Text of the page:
“I first started using the Horus PDA back around 2003 and this went through various models as upgrades became available. Then Horus said they were going to put the Atrag (Ballistic engine) in the Kestrel. At that time we all used the Kestrel but it was only to get current atmospherics. Then we would plug that info into the ballistic engine. But the Kestrel could now be a one-stop shop for the ballistic solution,” said Hodnett.
The Kestrel interface, software and hardware receive updates based on user input. It’s the primary ballistic computer for many military units around the world with great success. Achieving perfection was paramount to the development team.
Hodnett added, “We worked real hard with the minimal buttonolgy we had as an option to give us a full spectrum for shooting ballistics. What I mean by that is you can have a ballistic engine that does a lot more than whats needed on the range. So Kestrel came out to the house and brought the whole team. I made them all shoot to see what I was wanting. Alix James, the CEO of Nielsen-Kellerman was great and even brought the programmers. We would talk and I would show them what I wanted to see and what was not there yet with the current product. Then the code guy would run back to the hotel and fix it and show back up. After several days they had a 95 percent solution. We continued to work and make it better—even to this day.”
Hodnett’s real focus on the Kestrel was to make what he calls a “shooter easy product.”
“I wanted anyone to be able to understand and use the Kestrel. We spent years making upgrades. When AB came on board with their engine, we tried to make it easier and faster with the best shooting data we could provide. Now, others try to copy what we started. I came up with truing supersonic and subsonic algorithms in the early 2000s. Now everyone copies it. The custom drag models have been awesome because G1 and G7 are starting points and not correct in subsonic. The AB custom curves separates the AB ballistics from most. Even now that is being copied with Doppler data.”
Making Long Range accessible to the masses
Bryan Litz is the gentleman behind the company Applied Ballistics and U.S. Rifle Team member. For years, AB has combined Litz’s know-how and technical wizardry to take the accuracy of shooting above and beyond the norm.
“The Kestrel weather meter is one of the first devices that integrated our ballistics solver and bullet data library. Atmospheric variables are very important to accurate fire solutions and this is where the Kestrel shines,” said Litz. He added, “All sensors used in the Kestrel are NIST-traceable. This means their calibration is tracked to the highest standards. As important as the sensors accuracy is the ‘idiot proof’ way the sensor data is applied to the fire solution.”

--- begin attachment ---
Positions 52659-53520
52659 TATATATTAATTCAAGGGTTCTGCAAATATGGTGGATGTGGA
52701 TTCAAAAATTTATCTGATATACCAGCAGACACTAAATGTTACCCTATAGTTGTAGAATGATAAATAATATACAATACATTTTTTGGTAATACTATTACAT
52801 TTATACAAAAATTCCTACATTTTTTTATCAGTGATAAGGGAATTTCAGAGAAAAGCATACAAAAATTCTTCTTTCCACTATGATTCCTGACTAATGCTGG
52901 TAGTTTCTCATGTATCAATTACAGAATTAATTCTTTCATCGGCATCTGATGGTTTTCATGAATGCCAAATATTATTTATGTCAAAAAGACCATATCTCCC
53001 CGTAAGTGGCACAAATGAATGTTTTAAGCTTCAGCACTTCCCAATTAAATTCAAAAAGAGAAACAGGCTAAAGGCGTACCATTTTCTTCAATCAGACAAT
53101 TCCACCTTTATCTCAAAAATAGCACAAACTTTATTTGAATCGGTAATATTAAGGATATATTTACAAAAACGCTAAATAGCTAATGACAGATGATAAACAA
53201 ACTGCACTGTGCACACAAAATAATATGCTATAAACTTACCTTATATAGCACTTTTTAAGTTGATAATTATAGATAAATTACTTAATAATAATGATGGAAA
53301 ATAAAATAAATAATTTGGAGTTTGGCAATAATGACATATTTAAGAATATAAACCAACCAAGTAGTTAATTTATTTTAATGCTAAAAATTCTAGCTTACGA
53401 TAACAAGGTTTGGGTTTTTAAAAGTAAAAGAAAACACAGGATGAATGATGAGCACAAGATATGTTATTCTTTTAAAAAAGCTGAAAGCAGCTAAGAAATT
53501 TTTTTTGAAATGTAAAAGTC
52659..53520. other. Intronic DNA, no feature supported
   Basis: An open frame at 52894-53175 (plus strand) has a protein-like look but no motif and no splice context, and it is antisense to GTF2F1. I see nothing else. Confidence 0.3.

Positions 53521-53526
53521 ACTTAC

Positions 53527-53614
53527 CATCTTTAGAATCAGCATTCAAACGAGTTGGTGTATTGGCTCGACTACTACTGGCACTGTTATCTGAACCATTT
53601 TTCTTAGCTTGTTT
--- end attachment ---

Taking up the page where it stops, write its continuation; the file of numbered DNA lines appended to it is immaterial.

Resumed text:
Bryan Litz is the founder of Applied Ballistics. The Kestrel 5700 utilizes the company’s ballistic technology and is the result of a fruitful partnership. Photo by Applied Ballistics
In 2013, the AB calculator was integrated into a Kestrel weather meter. Now, users could access and load the full AB custom curve library. The 5700 Elite is the latest iteration. What sets the 5700 Elite apart? The valuable data contained in the Litz library of G1 and G7 referenced Ballistic Coefficients (BCs).
“Kestrel users have immediate access to the bullet data library by using the free support app. The app allows for building gun profiles and transfer via Bluetooth to the Kestrel for instant use. The Kestrel support app also functions as a remote display. You can mount your Kestrel in a weathervane and let it update the wind vector and weather. The live fire solution is sent to your smartphone as you watch from your shooting position.”
Litz says automation provided by the Kestrel is a key advantage for shooters that use them.
“In traditional ballistic computers, you have to enter temperature, pressure and humidity data. You have to understand the difference between station and barometric pressure. With the Kestrel, all that is automatic and the user doesn’t have to worry about it. There’s no opportunity to make a mistake. The fire solution receives live data from the atmospheric sensors. Then it updates based on changing weather.”
Wind is the bane of any outdoor target shooter. Without a doubt wind is the number one reason for missed targets when shooting at long range.